Guest authored by Jody C. Leng, MD, MS, and Kariem El-Boghdadly, MBBS, BSc (Hons), FRCA, EDRA, MSc. Dr. Leng is a Clinical Assistant Professor at Stanford University School of Medicine and is the Director of Regional Anesthesiology and Acute Pain Medicine at the Veterans Affairs Palo Alto Health Care System. Dr. El-Boghdadly is a consultant anaesthetist and the research and development lead for anaesthesia and perioperative medicine at Guy’s and St Thomas’ NHS Foundation Trust and is an honorary senior lecturer at King’s College in London.
In the spring of 2020, with the coronavirus disease-2019 (COVID-19) pandemic spreading throughout the world, shelter in place orders and travel restrictions forced a massive transformation in the way we live and work. For academic medical centres, the process of interviewing and selecting applicants for anaesthesia training programmes had to go on. Likewise, anaesthetic trainees had to face the usual uncertainty of the application process combined with fear of the vastly unknown effects of a novel coronavirus on everything and everyone around them.
For our regional anaesthesia fellowship programme, we quickly decided to change all interviews to a virtual format since our interview dates had been scheduled for late March 2020. Through the heroic efforts of our fellowship administrators and physician volunteers, we managed to host successful virtual interviews in an organised fashion and filled every position.Continue reading Tips for Successful Virtual Interviews
As a result of this process, we learned valuable lessons that might be helpful for academic anaesthesia programmes and applicants throughout the rest of the COVID-19 pandemic and beyond. Based on our experience and the available published literature on this topic, we present six categories of suggestions to make the virtual interview day successful for both the programme and applicants:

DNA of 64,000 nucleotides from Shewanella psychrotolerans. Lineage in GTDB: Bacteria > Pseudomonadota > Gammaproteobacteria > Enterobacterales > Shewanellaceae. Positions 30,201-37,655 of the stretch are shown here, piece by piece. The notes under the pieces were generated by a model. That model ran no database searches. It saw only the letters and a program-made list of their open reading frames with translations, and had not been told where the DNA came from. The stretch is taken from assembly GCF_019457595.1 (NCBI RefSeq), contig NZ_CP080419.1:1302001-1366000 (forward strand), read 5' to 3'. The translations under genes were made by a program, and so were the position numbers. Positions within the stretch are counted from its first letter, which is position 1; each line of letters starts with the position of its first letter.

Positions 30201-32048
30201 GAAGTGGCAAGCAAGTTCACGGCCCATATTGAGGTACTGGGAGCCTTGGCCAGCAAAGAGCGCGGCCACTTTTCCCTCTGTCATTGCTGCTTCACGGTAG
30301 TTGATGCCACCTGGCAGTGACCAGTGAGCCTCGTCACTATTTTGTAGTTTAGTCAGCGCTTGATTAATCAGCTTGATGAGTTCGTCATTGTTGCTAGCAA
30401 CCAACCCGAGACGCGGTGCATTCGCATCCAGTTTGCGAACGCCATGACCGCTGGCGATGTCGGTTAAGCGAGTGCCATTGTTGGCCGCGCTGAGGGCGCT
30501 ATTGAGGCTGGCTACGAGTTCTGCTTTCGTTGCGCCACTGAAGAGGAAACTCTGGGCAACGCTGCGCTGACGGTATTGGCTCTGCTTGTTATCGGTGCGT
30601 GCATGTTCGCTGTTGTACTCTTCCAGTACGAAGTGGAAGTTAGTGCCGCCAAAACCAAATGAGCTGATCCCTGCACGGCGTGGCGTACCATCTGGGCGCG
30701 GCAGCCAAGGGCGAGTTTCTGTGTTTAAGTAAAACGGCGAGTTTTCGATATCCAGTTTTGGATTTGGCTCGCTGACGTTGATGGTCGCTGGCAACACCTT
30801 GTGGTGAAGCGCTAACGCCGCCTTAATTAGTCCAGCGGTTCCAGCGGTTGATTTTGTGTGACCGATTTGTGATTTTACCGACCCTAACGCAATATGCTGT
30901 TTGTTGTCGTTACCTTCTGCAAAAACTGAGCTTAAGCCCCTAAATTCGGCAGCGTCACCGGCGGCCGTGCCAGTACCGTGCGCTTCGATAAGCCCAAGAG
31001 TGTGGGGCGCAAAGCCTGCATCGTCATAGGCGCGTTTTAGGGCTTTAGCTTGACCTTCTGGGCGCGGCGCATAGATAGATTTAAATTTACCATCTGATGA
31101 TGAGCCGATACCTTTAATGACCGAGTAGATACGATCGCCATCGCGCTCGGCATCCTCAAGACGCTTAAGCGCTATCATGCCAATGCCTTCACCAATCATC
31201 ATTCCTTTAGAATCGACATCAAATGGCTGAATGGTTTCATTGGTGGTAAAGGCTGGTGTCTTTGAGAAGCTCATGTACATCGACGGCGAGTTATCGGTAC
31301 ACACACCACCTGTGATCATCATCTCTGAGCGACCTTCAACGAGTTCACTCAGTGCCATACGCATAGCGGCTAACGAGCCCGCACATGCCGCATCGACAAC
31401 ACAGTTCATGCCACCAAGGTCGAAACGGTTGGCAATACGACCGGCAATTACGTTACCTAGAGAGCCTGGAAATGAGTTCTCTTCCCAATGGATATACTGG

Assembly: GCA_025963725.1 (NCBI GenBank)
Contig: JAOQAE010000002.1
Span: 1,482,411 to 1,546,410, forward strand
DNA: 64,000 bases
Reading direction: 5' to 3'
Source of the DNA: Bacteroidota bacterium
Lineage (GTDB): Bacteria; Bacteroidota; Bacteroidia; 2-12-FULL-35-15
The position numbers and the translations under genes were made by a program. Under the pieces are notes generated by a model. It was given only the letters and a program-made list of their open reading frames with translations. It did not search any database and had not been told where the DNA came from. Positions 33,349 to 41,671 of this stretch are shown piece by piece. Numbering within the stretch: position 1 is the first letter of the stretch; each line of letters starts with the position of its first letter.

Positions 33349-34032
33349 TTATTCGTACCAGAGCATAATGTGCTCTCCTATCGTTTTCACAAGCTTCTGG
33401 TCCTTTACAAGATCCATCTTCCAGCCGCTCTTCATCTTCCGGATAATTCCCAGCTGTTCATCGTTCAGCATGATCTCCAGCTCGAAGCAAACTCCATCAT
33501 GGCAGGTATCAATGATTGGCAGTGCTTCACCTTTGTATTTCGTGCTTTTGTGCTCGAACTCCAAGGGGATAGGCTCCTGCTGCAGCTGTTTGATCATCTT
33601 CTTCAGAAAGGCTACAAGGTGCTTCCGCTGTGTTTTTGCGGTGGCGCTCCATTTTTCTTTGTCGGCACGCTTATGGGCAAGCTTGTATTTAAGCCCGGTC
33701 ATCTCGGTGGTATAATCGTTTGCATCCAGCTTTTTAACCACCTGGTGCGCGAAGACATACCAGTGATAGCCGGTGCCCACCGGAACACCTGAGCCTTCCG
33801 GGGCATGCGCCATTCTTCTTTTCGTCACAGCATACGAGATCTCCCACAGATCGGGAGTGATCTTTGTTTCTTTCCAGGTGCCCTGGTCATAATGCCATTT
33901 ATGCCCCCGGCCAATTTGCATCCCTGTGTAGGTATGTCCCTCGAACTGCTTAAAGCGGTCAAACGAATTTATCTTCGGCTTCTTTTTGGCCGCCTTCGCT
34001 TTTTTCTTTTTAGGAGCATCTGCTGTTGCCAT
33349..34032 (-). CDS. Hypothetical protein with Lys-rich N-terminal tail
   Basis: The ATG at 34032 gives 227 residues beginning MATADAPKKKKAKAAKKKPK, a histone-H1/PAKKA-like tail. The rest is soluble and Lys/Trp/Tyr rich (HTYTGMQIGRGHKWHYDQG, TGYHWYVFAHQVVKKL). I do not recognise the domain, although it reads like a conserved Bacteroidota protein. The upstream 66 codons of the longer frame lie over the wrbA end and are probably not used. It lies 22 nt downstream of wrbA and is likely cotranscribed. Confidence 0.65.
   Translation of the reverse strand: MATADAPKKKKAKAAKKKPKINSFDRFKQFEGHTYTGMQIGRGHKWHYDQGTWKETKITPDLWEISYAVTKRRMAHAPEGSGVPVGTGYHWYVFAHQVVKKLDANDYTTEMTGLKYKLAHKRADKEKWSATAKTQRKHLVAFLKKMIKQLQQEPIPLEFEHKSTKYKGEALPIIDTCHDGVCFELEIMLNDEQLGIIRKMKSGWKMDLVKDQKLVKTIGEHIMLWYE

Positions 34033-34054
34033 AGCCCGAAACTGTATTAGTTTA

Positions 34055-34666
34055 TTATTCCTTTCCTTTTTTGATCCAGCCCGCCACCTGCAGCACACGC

- Go virtual for all interviews.
- Showcase your programme through online content and social media.
- Prepare your interviewers including unconscious bias training.
- Do a test run.
- Plan for glitches.
- Treat the day like an in-person interview.
This infographic highlights the important components behind seamless virtual interviews and is intended for distribution to all stakeholders in the anaesthesia interview process: programme directors, programme coordinators and educators, interviewers and interviewees. We suggest that training programmes consider providing this infographic to applicants, perhaps posting on the programme’s website and social media platforms, to inform them in advance both of what the programme is doing to prepare for upcoming interviews as well as what they may want to do as candidates.
A key element of the interview day that is difficult to replace is the facility tour and informal conversations with faculty and trainees. Every programme should consider creating a high quality video that showcases the environmental features and people that make the programme unique.
While planning for virtual interviews for the foreseeable future may seem daunting, applying these important lessons should ensure an effective, efficient and enjoyable interview experience for all involved.
- Davis MG, Haas MRC, Gottlieb M, House JB, Huang RD, Hopson LR: Zooming In Versus Flying Out: Virtual Residency Interviews in the Era of COVID-19. AEM Education and Training 2020; 4: 443-446
- Joshi A, Bloom DA, Spencer A, Gaetke-Udager K, Cohan RH: Video Interviewing: A Review and Recommendations for Implementation in the Era of COVID-19 and Beyond. Acad Radiol 2020; 27: 1316-1322
- Deitte LA, Mian AZ, Esfahani SA, Hu JY: Going Virtual: Redesigning the Interview Experience. J Am Coll Radiol 2020; Epub 13 July: doi.org/10.1016/j.jacr.2020.06.021